PKFZ: A Nation's Trust Betrayed

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This book is a comprehensive documentation of the sordid affairs of the Port Klang Free Zone (PKFZ) which began in the early 1990s with a co-operative that comprised primarily of ordinary people living on Pulau Indah near Port Klang. The co-operative, led by a few high state level officials from Selangor Umno, successfully obtained 1,000 acres of land from the Selangor state government to be developed purportedly for the benefit of its members.

A few years later, however, this piece of land was sold to Kuala Dimensi Sdn Bhd (KDSB) for a total price of RM96mil. KDSB went on to resell this same piece of land to the federal government at a hefty price of RM1.088bil. This was when the Ministry of Transport, along with the Port Klang Authority (PKA), decided to develop the land into the PKFZ in a bid to enhance the competitiveness of Port Klang as a major transshipment hub in the region.

What started as a noble goal is as yet unrealised. Instead, what has unfolded before the public today, more than a decade since PKFZ’s inception, is a tragic tale of conflicts of interest, an inept bureaucracy, opaqueness in the award of contracts (instead of transparent, open competitive bidding), abuses of power, an ineffective board at the helm of the PKA and many imprudent decisions.

One of these was the Cabinet’s decision to allow PKA to purchase the land directly from KDSB, instead of asking relevant agencies to acquire it. The latter decision would certainly have been more rational and justifiable, since the land would be used for the development of a major public utility with huge positive externalities coming after a long gestation period. The nature of such an investment would certainly fall within the public domain and be a good target for compulsory acquisition. Besides, costs would have been considerably contained had compulsory land acquisition been resorted to. For the PKFZ, cost savings could have been to the tune of several hundred millions of ringgit.

What was most shocking was that among the more vociferous opponents of land acquisition was a member of the then State Executive Council, who happened also to be a member of the board of PKA. I say shocking because one would expect political leaders to place public interests above private ones. Alas, this was not to be! Another imprudent decision was that contracts for development works were not openly tendered for, but repeatedly given to the same company.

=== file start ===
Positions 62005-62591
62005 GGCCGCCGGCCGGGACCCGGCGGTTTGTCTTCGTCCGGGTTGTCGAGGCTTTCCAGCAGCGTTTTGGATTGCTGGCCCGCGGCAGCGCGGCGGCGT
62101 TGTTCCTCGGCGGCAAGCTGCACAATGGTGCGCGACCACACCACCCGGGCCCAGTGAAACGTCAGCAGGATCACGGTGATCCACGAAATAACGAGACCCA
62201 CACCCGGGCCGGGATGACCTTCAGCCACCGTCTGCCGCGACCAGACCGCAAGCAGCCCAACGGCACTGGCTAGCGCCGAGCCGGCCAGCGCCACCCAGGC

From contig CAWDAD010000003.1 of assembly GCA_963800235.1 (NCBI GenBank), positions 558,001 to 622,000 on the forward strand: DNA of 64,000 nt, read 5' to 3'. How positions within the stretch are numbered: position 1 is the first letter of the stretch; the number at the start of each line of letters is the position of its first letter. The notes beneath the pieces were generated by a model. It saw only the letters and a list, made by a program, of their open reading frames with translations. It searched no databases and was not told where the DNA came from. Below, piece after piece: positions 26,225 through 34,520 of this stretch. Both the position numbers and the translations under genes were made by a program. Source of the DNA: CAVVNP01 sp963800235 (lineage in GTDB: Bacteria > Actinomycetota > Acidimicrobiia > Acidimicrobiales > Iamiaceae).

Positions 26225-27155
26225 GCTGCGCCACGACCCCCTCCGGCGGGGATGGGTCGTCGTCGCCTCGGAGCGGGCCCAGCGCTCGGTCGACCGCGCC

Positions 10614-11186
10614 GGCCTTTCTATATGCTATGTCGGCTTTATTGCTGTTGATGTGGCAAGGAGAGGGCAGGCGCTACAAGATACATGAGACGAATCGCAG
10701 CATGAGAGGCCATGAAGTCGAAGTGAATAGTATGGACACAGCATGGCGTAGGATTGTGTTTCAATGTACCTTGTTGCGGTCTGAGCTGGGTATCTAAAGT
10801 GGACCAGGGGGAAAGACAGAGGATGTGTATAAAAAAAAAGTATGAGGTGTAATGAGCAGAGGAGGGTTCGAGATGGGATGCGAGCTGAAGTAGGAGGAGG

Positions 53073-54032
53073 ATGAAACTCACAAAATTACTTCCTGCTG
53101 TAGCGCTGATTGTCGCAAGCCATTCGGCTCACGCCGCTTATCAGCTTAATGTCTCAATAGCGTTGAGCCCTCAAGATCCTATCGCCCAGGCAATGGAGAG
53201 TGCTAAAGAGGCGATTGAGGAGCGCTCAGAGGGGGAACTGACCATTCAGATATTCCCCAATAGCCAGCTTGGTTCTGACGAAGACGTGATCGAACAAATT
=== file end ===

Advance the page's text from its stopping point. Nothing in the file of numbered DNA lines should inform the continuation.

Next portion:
Procedures were also not followed. For example, agreements were signed even before formal Cabinet approval was obtained. The frequent practice of the federal government in appointing political retirees, without considering their technical suitability to helm the boards of statutory bodies, also leaves much to be desired. One consequence is the ineptness of some of these boards. All these details and more are to be found in the book so comprehensively written by Lee Hwa Beng, assisted by Lee Siew Lian.

Lee, a trained accountant by profession, was a three-term state assemblyman for Subang Jaya, while Miss Lee was, for a long time, a journalist covering news in economics, commerce and business. Lee was appointed chairman of the PKA in April 2008, a position he held for three full years. In the course of his term, he uncovered many irregularities and even outright corruption. These had been raised earlier, however, by politicians including Lim Kit Siang, Teng Chang Kim, Ronnie Liu and Tony Pua.

It took Lee’s courage and commitment to unravel and divulge the many details of a scandal that would bleed the nation of many billions of ringgit in cost overruns. As he said, “Writing this book will thrust me into the limelight again, which may bring controversy and perhaps danger.” Despite the risks to his own personal security and perhaps even to his family, he still went ahead to write it, without fear or favour.

The result is that readers will now know a lot more about the PKFZ scandal than they otherwise would. The non-disclosure of important details by the state is deliberate, for how else does one explain the initial reluctance of the Prime Minister to divulge details of the review report on the PKFZ scandal prepared by Pricewaterhouse Coopers to the general public? To add strength to this suspicion is the delay in the coming out of its report by the Special Task Force headed by the Chief Secretary to the Government. Despite promising to get to the bottom of the scandal and to produce a report on this by April 2010, this task force, which was set up in September 2009, has till today failed to deliver, a delay of more than two years!

Such a deliberate delay is understandable since the state is a protector of the interests of business and commercial elites that have close ties to it. The Malaysian state is, after all, a capitalist state whose elites seek to use state power at their command. The many lucrative contracts given to those in Umno or their allies for highway construction, privatisation of ports, airports and hospitals, procurement and cattle breeding are good examples of political business alliances that now characterise Malaysian capitalist social formation.

I would have wished Lee to have devoted some space to amplify this class-biased nature and role of the Malaysian state. Be that as it may, PKFZ: A Nation’s Trust Betrayed is a useful addition to the literature on the political economy of Malaysia. I strongly recommend all to read it.

Toh Kin Woon is a senior research fellow at the Penang Institute.



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